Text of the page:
MAIB publishes report on longliner grounding in Shetlands

The UK’s Marine Accident Investigation Branch (MAIB) has released its investigation report into an incident wherein a fishing vessel ran aground in the Shetland Islands on August 4, 2019.


At about 01:24 on the said date, the Spanish-owned UK-registered longline fishing vessel Coelleira grounded on Ve Skerries, a low-lying reef off the west coast of the Shetland Islands while on passage to land its catch in Scrabster, Scotland. The vessel then immediately listed to port and its 15 crew were evacuated by a coastguard rescue helicopter.

Attempts to salvage Coelleira were unsuccessful and the vessel broke up and sank. There were no injuries and, although the vessel was carrying about 15 tonnes of diesel oil, there was no significant pollution.

Safety issues

  • The passage from the fishing grounds to Scrabster was not properly planned and the vessel’s position was not being closely monitored.
  • An effective lookout was not maintained, and the bridge was unmanned at the time of the grounding.
  • The judgment and performance of the master, who was on watch at the time of the grounding, might have been adversely affected by fatigue.
  • The performance and set-up of electronic navigation equipment available in the wheelhouse adversely affected the master’s ability to monitor the vessel’s position and identify navigational hazards.


A recommendation has been made to Blue Pesca, Coelleira‘s owner, aimed at improving watchkeeping practices and enhancing the safety on any vessel it owns in the future.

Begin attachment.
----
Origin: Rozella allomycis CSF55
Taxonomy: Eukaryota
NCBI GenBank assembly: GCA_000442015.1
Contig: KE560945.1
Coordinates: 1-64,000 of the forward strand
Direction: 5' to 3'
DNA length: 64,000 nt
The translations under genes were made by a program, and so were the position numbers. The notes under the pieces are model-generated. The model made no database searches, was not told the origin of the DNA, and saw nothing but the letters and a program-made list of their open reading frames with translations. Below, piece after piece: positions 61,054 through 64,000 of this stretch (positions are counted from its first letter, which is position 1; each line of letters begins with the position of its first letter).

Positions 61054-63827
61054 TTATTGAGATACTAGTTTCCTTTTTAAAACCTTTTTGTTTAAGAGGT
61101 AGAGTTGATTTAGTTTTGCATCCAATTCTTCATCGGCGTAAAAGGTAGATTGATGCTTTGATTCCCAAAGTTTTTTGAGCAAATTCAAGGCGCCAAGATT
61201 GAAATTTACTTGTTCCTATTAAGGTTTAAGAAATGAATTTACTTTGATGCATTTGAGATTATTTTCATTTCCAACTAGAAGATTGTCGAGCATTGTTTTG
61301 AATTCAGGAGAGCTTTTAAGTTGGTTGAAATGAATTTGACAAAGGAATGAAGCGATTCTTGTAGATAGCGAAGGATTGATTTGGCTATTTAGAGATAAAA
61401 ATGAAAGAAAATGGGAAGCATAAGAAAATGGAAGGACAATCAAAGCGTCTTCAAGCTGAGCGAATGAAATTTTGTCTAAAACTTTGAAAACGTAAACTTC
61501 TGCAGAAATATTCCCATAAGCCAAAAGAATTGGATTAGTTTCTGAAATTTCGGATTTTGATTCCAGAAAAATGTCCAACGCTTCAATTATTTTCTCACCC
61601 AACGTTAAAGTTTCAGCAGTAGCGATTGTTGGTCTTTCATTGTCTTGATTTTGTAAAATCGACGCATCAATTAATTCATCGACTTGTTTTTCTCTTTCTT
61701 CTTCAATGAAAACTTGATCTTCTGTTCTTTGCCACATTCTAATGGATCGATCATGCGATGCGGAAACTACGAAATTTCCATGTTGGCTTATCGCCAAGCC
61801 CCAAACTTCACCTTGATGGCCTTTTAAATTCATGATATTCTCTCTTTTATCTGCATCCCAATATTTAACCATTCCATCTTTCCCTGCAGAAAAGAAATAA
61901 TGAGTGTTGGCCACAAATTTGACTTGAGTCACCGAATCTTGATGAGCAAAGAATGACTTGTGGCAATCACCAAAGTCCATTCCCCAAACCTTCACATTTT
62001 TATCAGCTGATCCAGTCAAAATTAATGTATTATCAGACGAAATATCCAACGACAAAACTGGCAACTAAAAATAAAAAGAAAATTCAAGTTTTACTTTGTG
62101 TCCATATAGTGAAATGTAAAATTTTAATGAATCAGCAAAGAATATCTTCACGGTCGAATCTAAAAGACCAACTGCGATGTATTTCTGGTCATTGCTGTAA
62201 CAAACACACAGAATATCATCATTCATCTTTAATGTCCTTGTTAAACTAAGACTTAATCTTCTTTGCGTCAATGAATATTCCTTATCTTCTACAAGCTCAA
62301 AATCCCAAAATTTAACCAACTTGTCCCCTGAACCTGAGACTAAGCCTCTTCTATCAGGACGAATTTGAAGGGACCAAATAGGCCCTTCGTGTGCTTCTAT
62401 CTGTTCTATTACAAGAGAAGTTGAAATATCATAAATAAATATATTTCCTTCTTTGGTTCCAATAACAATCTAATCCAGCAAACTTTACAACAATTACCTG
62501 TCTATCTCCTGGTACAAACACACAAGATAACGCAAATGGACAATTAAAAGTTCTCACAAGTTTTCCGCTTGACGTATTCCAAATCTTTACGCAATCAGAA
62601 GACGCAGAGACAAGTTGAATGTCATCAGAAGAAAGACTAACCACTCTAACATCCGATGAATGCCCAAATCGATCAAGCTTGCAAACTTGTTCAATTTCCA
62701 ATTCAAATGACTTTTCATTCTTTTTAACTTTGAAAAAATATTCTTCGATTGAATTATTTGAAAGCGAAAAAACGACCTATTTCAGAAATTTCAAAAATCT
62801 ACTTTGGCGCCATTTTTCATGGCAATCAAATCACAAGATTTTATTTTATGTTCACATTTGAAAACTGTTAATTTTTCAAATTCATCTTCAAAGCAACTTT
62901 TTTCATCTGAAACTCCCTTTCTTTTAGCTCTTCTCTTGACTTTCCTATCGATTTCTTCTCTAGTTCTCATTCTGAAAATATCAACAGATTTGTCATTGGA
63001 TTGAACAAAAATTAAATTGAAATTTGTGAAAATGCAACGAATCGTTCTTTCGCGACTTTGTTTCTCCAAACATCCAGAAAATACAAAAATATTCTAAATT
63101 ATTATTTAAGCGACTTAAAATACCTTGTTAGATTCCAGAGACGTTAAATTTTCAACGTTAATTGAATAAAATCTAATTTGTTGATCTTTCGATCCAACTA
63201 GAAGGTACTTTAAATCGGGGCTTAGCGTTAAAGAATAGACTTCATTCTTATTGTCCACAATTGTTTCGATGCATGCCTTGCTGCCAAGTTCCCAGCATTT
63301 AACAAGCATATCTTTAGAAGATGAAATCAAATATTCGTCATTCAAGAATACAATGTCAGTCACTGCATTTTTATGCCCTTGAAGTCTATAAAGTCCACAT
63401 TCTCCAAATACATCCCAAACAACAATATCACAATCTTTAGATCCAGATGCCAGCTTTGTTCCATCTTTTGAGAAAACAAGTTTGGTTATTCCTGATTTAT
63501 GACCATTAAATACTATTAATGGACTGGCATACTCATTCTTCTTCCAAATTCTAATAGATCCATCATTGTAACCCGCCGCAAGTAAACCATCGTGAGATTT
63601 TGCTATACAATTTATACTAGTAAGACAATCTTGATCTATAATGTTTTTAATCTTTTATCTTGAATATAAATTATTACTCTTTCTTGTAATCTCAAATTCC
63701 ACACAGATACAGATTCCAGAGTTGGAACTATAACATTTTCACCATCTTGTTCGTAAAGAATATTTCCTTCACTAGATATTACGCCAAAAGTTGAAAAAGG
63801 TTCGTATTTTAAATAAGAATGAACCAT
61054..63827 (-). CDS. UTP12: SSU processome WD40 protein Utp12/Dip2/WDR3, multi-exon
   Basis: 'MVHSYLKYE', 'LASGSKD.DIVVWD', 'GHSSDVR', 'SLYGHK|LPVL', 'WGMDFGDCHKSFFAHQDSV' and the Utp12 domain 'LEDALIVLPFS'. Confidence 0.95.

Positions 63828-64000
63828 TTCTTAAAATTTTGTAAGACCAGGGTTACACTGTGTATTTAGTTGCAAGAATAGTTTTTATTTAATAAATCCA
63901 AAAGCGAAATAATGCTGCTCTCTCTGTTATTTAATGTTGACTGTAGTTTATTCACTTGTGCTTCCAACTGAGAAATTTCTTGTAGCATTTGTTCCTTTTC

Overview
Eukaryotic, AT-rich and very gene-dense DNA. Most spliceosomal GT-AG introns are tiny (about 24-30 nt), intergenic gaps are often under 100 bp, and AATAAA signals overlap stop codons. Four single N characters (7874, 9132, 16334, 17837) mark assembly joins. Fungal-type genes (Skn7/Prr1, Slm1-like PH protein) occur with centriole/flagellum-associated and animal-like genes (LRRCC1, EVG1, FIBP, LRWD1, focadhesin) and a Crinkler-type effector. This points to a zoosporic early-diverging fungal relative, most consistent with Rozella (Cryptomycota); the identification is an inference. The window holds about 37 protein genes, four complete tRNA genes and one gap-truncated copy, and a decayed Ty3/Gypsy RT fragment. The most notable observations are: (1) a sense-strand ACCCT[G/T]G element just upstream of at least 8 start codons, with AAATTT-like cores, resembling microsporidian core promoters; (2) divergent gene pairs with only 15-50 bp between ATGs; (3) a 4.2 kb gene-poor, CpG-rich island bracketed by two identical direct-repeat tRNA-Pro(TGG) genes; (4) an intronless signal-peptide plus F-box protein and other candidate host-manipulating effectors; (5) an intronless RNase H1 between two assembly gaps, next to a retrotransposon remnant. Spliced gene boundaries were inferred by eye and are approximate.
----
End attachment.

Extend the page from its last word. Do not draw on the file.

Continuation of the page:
The MAIB also released a flyer enumerating various safety lessons:

  • Passage planning is a prerequisite of safe navigation, particularly in unfamiliar waters. Plotting an intended route either on a paper chart or in a chart plotter not only provides an overview of the planned passage, but it also enables all potential hazards to be identified and avoided.
  • Keeping a good lookout does not just require looking out of the window. It also requires tying in what can be seen with what is shown on the chart, and therefore is expected, and adjusting radar displays and chart plotters to ensure that the track ahead is clear.
  • Fishing invariably involves working long and unsociable hours. However, careful management is required to prevent limited opportunities to rest impacting on a vessel’s safe operation. The ability to work a watch system that ensures wheelhouse watchkeepers get adequate rest and enable the provision of an additional lookout at night, is an essential factor when determining manning levels.
  • Leaving a wheelhouse unattended is never a good move, no matter for how brief a period.
  • Most fishing vessels rely on electronic chart plotters for marking positions of underwater obstructions, fishing gear, and successful fishing tows. Due to the advantage that real time positioning provides, chart plotters are also invariably used for navigation instead of paper charts. However, unless the plotters are loaded with up-to-date electronic charts at appropriate scales, they will not be sufficiently accurate for navigation.

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